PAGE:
Federal Republic of Nigeria Minister of Women Affairs and Social Development, Hajiya Zainab Maina, has raised concerns about gender-based violence in the West African state. A bill has been debated to address the growing problem., a photo by Pan-African News Wire File Photos on Flickr.
The bill on rape
TUESDAY, 19 FEBRUARY 2013 00:00 EDITOR OPINION - EDITORIAL
THE Violence Against Persons Bill currently going through the legislative mill, which seeks to eliminate violence against women is timely and commendable. Its goal is noble, as it seeks to end harmful traditional practices and discrimination against women in private and public life. For its sheer focus on human dignity, especially of women, the exercise would rank as one of the most impressive legislative works by this National Assembly. The rationalization for the bill is the limited jurisdiction of the extant law and its seemingly feeble and flexible sanctions for offenders against the background of increased sexual assault on women and children across the country. It indeed has currency in the context of the worldwide upsurge in the crime.
In India, a 23-year-old physiotherapy student was sexually assaulted by a gang, resulting in her death. The consequent national outcry led to arrest and prosecution of the culprits. South Africa, believed to have the highest cases of sexual assault against women in the world, is in grief and rage following the brutal murder of a teenager, Anene Booysen, through sexual assault by a band of criminals.
But unknown to many, the incidence of sexual assault and other forms of domestic violence is on the increase in Nigeria. In a recent report by the Centre for Constitutionalism and Demilitarization, between August 2011 and July 2012, there were about 61 cases of sexual assault against women, 11 of which were adults and 50 were children.
Most sexually assaulted women do not report to formal authorities for fear of stigmatization. It may well turn out, therefore, that the incidence of sexual assault against women in the country today is far beyond imagination. Cases of assault on women through beating and acid-bathing have become fairly common occurrence. Beside outright sexual assaults, there are cases that experts have called “mini-rapes” such as indecent touching, staring and malicious side comments at the physical make-up of a woman.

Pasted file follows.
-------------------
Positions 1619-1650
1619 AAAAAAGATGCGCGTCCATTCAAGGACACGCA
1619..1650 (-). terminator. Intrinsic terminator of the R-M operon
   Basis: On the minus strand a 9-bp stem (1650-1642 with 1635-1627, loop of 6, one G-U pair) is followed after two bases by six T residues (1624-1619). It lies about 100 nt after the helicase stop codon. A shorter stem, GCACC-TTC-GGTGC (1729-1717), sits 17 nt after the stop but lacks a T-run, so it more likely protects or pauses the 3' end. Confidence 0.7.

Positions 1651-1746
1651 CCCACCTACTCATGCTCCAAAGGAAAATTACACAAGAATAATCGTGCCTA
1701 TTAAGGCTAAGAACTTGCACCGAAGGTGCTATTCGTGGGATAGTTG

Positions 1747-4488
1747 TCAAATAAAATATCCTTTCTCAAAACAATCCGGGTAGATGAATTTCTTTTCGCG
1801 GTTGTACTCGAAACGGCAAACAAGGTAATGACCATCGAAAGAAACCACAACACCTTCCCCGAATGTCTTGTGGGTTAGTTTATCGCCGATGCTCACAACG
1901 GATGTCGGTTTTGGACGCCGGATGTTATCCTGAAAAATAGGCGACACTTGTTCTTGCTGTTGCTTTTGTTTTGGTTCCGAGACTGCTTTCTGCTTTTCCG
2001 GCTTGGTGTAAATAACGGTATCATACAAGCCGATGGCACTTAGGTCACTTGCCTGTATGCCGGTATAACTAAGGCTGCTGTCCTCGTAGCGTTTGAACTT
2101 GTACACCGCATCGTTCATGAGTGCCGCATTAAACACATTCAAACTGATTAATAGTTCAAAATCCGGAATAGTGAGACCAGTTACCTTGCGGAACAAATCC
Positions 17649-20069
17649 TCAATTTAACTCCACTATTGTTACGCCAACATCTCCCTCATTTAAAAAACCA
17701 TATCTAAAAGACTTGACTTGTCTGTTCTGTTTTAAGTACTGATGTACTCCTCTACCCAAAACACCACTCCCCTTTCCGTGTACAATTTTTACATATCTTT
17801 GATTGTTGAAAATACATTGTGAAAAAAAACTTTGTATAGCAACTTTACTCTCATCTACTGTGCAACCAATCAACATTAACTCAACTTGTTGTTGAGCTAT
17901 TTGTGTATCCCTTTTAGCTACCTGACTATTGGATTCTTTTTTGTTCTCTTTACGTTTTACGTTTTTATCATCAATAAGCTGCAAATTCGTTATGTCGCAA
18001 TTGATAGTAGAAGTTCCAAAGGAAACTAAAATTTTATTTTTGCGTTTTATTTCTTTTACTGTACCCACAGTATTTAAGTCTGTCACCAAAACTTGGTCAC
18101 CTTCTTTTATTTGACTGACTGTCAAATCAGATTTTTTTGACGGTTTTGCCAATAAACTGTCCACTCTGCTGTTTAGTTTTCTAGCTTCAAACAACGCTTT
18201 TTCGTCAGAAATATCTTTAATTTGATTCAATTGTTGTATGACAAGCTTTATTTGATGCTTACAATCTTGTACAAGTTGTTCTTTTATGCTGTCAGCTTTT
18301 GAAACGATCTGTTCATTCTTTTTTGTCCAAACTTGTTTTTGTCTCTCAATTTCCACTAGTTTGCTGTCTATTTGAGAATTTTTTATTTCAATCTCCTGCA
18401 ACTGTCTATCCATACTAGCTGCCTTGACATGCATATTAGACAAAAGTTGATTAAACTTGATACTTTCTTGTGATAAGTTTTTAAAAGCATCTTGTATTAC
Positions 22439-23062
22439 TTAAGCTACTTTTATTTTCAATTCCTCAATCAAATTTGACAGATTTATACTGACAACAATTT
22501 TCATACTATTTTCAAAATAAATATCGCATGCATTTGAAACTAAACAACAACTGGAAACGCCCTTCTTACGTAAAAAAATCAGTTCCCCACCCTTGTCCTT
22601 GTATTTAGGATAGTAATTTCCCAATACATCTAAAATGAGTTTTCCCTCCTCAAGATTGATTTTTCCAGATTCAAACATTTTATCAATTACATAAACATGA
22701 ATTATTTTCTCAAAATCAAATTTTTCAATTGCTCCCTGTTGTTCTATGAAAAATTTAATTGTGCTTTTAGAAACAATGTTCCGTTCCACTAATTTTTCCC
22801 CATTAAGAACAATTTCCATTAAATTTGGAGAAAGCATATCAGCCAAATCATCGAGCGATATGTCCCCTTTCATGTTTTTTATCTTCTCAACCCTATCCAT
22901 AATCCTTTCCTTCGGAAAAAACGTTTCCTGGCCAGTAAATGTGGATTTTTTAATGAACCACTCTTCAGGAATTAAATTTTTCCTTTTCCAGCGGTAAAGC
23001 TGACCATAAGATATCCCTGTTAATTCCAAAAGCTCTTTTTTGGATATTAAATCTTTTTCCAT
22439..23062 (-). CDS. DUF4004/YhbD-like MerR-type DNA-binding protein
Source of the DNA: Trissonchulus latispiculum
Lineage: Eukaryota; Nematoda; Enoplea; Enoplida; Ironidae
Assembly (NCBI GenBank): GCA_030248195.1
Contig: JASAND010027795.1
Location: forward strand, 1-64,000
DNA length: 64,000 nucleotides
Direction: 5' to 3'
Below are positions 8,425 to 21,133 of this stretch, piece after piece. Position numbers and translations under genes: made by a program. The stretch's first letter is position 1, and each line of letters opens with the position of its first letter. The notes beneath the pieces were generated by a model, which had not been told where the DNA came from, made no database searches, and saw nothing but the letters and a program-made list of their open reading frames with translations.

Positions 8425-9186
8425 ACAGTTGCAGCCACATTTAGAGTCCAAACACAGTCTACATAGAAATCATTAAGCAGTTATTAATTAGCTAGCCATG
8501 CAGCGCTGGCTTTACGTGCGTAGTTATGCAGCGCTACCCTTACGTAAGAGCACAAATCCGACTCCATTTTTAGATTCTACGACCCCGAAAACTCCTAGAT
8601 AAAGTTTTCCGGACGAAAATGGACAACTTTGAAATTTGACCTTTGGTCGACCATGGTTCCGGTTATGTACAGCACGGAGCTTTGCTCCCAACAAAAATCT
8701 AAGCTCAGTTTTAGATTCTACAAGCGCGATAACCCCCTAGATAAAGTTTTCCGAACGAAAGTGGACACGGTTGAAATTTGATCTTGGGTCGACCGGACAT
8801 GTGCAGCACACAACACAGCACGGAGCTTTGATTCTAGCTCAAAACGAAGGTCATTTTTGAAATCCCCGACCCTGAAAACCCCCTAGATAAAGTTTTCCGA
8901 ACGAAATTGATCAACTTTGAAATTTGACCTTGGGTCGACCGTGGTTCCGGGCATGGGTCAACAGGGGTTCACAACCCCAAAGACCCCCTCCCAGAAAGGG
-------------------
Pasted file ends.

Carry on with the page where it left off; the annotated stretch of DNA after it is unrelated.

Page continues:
The sheer legal provisions apart, it is important to interrogate the causes of violence, particularly sexual violence against women, especially as such an act advertises a sickness of the mind, needing urgent counselling and treatment.
One cause of this is the breakdown of family values. The search for a living wage by both parents has put a huge strain on many families while the children are left to themselves without protection and moral guidance. In the urban areas, children’s upbringing is the first casualty of the endless race to make ends meet, in a society ravaged by poverty. They are often coerced into hawking of wares to augment family income. In the streets, the children are exposed to all forms of danger, including sexual assault and abduction. This breakdown of values also finds expression in children taking to alcohol and drug addiction as well as prostitution.
Then, there is patriarchy, a system that perpetuates male dominance. This value is alive and flourishing in most communities in Nigeria today.
In the wake of this new legal proposition, some lawyers have questioned its justification. What is wrong with the existing provision? Section 357 of the Criminal Code states that “any person who has unlawful carnal knowledge of a woman or girl, without her consent, or with her consent, if consent was obtained by force or by means of threat or intimidation of any kind, or by fear or harm, or by any means of false and fraudulent representation as to the nature of the act, or in the case of a married woman, by personating her husband is guilty of an offence called rape.” Under Section 358, the punishment for rape is life imprisonment while any attempt to commit it is also an offence punishable by a term of 14 years imprisonment.
The problem is not with the existing law but its implementation. It is pertinent, therefore, to ask how many people have been convicted under the existing law.
For effective outcome, the new law, when operational, should ensure adequate sensitisation of the public on the need for victims to report cases of sexual violence for prosecution.
While the new bill, which has scaled through the second reading in the House of Representatives may be desirable to take care of obsolete aspects of the law, there may be need to tie the proposed life imprisonment, which is provided for in the existing law to parole.
In the end, all enlightenment steps must be taken to discourage all forms of assault on women and children.